[rust-dev] syntactic sugar for blocks in expressions

Niko Matsakis niko at alum.mit.edu
Thu Dec 29 12:48:34 PST 2011


I've been working for a while now on making it possible to use the 
syntactic sugar for blocks within expressions.  I've been doing various 
iterations, trying to find the formulation that was both (a) easy enough 
to explain and (b) made minimal changes to the existing language syntax 
/ code.  Although I think my changes only affect corner cases, they are 
not backwards compatible, so I wanted to run the proposal by the list 
before pushing it to master.

First, the goal of the change is to allow expressions like:

     let v = vec::map(v) { |e| ... };

Currently, these must be written:

     let v = vec::map(v, { |e| ... });

The syntactic sugar which allows the final block argument to appear 
outside the parentheses is only currently permitted for top-level 
statements.  Furthermore, the result of such a sugared statement is 
*always* ignored.  So something like this would parse but not type check:

     fn foo(v: [T]) -> bool {
         vec::any(v) { |e| test_some_condition(e) }
     }

Here the `vec::any(v) {||}` call would not be interpreted as the result 
of the block but rather as a call whose result should be discarded, 
similar to how a `while` loop would be interpreted.

To fix I made the following changes:

1. Dual-mode expressions like `if`, `while`, `do-while`, blocks, and of 
course sugared calls cannot be followed by binary operators or further 
calls when they appear at the top level (i.e., not nested within some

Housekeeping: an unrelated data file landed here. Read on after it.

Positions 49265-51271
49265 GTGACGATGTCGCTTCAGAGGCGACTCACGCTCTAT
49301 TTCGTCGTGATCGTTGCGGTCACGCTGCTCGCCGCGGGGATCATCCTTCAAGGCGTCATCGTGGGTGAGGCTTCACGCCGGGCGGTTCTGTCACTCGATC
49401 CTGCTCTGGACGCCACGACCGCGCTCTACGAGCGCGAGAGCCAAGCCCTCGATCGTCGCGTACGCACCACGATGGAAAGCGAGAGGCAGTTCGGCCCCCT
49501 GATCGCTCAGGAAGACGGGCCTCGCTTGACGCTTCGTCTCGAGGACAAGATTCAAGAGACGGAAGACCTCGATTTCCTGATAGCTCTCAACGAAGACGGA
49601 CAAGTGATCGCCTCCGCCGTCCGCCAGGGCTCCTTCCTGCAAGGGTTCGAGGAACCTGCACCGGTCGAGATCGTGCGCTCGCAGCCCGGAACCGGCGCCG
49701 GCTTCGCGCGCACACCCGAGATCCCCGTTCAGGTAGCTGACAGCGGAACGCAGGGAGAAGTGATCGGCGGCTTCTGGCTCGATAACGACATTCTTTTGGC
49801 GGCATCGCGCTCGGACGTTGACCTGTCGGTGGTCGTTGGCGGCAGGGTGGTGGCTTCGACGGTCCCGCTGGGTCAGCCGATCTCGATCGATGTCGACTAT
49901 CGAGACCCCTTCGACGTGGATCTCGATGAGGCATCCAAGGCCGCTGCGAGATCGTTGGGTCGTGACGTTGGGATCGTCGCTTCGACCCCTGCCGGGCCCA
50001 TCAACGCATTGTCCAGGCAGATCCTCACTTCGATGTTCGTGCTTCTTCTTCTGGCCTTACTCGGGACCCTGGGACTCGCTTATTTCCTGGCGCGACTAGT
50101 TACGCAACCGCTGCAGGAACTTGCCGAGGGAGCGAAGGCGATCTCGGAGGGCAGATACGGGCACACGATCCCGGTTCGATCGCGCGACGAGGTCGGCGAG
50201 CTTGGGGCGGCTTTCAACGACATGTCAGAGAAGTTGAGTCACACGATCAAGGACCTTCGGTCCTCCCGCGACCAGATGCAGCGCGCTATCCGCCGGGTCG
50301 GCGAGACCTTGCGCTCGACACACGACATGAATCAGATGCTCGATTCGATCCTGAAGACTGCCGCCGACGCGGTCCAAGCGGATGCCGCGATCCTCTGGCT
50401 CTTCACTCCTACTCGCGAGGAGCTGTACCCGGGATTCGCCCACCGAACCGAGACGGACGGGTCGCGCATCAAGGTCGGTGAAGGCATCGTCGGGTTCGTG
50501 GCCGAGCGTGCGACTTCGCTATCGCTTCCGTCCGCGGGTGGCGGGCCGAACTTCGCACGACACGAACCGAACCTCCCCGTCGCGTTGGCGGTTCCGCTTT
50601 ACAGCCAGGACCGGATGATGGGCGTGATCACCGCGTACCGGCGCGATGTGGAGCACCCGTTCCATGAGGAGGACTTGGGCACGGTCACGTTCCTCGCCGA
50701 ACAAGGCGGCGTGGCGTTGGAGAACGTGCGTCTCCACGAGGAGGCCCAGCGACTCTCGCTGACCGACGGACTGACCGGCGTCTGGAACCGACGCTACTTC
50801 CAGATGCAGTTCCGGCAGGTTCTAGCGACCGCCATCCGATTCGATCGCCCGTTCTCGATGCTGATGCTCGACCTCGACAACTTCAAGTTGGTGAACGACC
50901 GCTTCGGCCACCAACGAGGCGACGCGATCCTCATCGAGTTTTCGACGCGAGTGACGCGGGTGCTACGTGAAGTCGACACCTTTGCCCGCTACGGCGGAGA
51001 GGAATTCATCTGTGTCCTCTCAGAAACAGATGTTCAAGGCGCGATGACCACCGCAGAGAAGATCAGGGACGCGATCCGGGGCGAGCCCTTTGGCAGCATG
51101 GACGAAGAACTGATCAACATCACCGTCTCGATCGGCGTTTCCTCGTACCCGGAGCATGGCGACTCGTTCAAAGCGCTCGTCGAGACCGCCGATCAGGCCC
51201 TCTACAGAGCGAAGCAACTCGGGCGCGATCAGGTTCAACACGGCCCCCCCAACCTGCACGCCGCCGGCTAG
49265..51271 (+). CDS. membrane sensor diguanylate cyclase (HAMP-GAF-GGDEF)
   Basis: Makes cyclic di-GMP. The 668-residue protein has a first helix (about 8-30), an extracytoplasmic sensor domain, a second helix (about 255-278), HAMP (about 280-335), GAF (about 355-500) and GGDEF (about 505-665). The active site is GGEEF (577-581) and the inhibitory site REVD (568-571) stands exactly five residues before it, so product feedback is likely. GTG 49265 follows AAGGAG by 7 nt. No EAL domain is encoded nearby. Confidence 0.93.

other statement or expression).

2. All blocks may have tail expressions.  The type checker will 
guarantee that the tail expressions have unit type when they appear in 
the body of a while loop or other similar context. This used to be 
enforced by the parser.

Across the entire compiler, two changes were required as a result of 
these rules.  As it happens, one change was required by rule #1 and one 
by rule #2, so they also serve as a good way to explain the rules.

## Change #1: combining a dual-mode expression with a binary operator ##

This function

     fn companion_file(prefix: str, suffix: option::t<str>) -> str {
         alt suffix {
           option::some(s) { fs::connect(prefix, s) }
           option::none. { prefix }
         } + ".rs"
     }

no longer parses.  This is because the `alt suffix {...}` is parsed as a 
statement because it begins the statement.  Therefore, the `+".rs"` is 
parsed as an expression, and `+` is not a legal unary operator.  This 
function had to be changed as follows:

     fn companion_file(prefix: str, suffix: option::t<str>) -> str {
         ret alt suffix {
           option::some(s) { fs::connect(prefix, s) }
           option::none. { prefix }
         } + ".rs";
     }

Here I used a `ret` to place the `alt` into expression position.  You 
could also have used parentheses:

     fn companion_file(prefix: str, suffix: option::t<str>) -> str {
         (alt suffix {
           option::some(s) { fs::connect(prefix, s) }
           option::none. { prefix }
         } + ".rs")
     }

## Change #2: ignoring the result value ##

The following function from rope.rs no longer type checks:

     fn iter_chars(rope: rope, it: block(char)) {
         loop_chars(rope) {|x|
             it(x);
             true
         }
      }

The type check fails because the `loop_chars()` function returns a 
boolean value.  The call appears in the tail position of the function 
`iter_chars()` which has a unit return type.  So there is a type error 
"expected `()` but found`boolean`".  The fix is simply to introduce an 
explicit semicolon to ignore the result:

     fn iter_chars(rope: rope, it: block(char)) {
         loop_chars(rope) {|x|
             it(x);
             true
         };
      }

## More details ##

If you want more details, I wrote up the various options I considered 
here: 
<http://smallcultfollowing.com/babysteps/blog/2011/12/29/block-sugar-in-expressions/>

Ok, that's it, thoughts?


Niko


More information about the Rust-dev mailing list